Photographs showing decades of rapid change in Paris have been given new life in a series of colourised pictures, capturing key historical events in the city’s development.
Ranging from 1856 to 1937, the pictures show France‘s capital as it went through a period of change and development, in the form of the industrial revolution, followed by conflict in the First World War and a grim foreshadowing of Nazi conquest during World War Two.
One image captures the Statue of Liberty under construction in Paris in 1884 – a gift from France to the United States inscribed with the date of the U.S. Declaration of Independence – that has since become a globally-recognised icon.
Another shows Nazi Germany‘s Third Reich pavilion in front of the Eiffel Tower, build at the 1937 World’s Fair in Paris in a bid to out-do the Soviet Union – just three years before the Nazi invasion of France during the Second World War.
A picture from 1919 shows American military police on duty along the Place de la Concorde following the end of the war and the signing of the Treaty of Versailles, while another features a derailed train as it hurtled out of a large glass window at Montparnasse railway station on October 22, 1895.
The driver approached the station too quickly to make up for earlier delays, with the crash killing a woman on the street below and injuring six others. The driver was sentenced to two months in prison and fined 50 francs.
Colouriser Jean-Marie Gillet, 39, from the suburbs of Paris, brought the stunning images to life after getting into colourisation when he transformed a selection of family photos several years ago.
‘I have a special personal history with Paris but also, this city centralises my passions for history and culture,’ Jean-Marie said. ‘Many things have happened here – that have influenced both the rest of France and the world.’
Pictured left: 1884 – New York’s Statue of Liberty under construction in Paris. The statue was gifted to the United States from France, and dedicated in 1886. Pictured right: 1937 – Nazi Germany’s Third Reich constructed a pavilion in front of the Eiffel Tower in a bid to out do the Soviet Union at the 1937 World’s Fair in Paris – just three years before Germany invaded France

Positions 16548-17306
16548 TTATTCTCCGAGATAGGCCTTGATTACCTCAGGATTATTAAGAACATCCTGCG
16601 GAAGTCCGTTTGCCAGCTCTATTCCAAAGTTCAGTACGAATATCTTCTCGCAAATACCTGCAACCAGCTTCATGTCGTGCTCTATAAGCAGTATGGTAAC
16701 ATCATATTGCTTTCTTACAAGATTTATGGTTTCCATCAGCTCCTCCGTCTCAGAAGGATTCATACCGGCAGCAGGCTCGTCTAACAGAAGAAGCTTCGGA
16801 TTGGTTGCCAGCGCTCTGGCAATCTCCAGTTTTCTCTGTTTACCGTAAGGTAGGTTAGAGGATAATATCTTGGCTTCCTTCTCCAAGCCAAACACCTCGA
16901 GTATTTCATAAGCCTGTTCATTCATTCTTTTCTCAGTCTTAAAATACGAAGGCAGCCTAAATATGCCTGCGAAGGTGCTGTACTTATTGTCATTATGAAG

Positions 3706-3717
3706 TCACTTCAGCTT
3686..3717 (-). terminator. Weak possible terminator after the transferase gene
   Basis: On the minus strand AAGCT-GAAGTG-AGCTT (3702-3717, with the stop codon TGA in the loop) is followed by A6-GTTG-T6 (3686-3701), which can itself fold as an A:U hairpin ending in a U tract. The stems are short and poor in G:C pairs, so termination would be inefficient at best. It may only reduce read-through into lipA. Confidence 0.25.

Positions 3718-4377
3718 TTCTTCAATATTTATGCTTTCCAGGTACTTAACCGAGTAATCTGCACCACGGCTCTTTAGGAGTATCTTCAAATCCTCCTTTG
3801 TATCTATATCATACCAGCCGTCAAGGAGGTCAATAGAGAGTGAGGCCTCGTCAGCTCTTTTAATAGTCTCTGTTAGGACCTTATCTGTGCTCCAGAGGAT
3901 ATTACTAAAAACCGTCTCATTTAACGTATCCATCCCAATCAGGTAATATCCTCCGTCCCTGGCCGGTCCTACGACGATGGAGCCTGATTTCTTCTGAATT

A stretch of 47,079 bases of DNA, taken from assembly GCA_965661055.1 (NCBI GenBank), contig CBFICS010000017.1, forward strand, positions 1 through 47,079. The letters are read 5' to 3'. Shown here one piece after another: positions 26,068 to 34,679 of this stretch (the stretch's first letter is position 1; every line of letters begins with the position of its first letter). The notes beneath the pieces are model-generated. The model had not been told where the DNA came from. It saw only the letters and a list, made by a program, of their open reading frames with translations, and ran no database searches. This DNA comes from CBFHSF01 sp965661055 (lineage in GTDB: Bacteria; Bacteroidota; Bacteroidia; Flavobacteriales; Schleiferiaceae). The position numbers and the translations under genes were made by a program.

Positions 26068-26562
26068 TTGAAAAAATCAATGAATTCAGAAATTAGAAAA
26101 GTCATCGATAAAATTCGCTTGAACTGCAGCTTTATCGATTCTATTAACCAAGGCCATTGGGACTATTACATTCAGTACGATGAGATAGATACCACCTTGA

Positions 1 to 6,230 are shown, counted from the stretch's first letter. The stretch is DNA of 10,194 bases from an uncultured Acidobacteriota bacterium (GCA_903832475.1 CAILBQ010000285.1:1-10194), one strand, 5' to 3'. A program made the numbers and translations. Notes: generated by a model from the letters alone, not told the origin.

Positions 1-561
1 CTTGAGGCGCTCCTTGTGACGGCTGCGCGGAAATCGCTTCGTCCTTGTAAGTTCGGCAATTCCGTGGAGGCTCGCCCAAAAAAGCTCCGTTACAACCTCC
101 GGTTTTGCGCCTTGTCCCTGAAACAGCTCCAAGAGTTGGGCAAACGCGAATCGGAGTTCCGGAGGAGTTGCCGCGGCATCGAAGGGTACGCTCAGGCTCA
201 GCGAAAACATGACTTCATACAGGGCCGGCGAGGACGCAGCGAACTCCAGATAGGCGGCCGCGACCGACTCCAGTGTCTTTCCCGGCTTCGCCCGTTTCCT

1919: American military police on duty along Place de la Concorde, at the end of the First World War and the signing of the Treaty of Versailles. The American Expeditionary Forces helped the French army, along with the British, Canadian and Australian armies, to repel German forces from Paris and France
1895: A railway crash at Montparnasse Station on October 22, 1985. The train overran the puffer stop after the train was running late, and the driver was trying to make up for lost time. The train crashed through the buffer, crossed the station concourse and crashed through the station wall, falling onto he Place de Rennes below, where it stood on its nose. A woman in the street below was killed by falling stones, while six people were injured
1856: A view across the centre of Paris, including the construction of the Pont du Change bridge, with Notre-Dame in the distance. The bridge was constructed during the reign of Napoleon III, and bears his imperial insignia
Left: 1892 – French tourists visiting the Eiffel Tower shortly after it was painted from Venetian red to brown ochre. Right: 1867 – Saint-Jacques Tower, originally built in the 16th century – which was the highest building in Paris before the Eiffel Tower was built. The tower is 171 feet (52 metres) tall, and is all that remains of the former 16th-century Church of Saint-Jacques-de-la-Boucherie after it was demolished during the French Revolution in 1797
1900: The Palais de la Navigation which housed exhibits on boats and sea trade at the Paris World’s Fair. The fair was held to celebrate the achievements of the past century, and to accelerate development into the next. It was visited by nearly 50 million people, and demonstrated many technological advancements, including the Grande Roue de Paris Ferris wheel, the moving sidewalk, diesel engines, talking films, escalators, and the telegraphone
1935: Café de la Paix, a famous cafe situated on Boulevard des Capucines. It was designed by the architect Alfred Armand, who also designed the InterContinental Paris Le Grand Hotel in which the café is located
1900: A representation of what Paris would’ve looked like during the Medieval period exhibited at the World’s Fair in Paris
1918: The Children’s Bureau Office building and the French Prisoner of War Office located on 12 rue Boissy d’Anglas
A panoramic view of Paris from Petit Pont including the Prefect of Police on the left, the Hotel Dieu Hospital in the centre, and Notre Dame on the right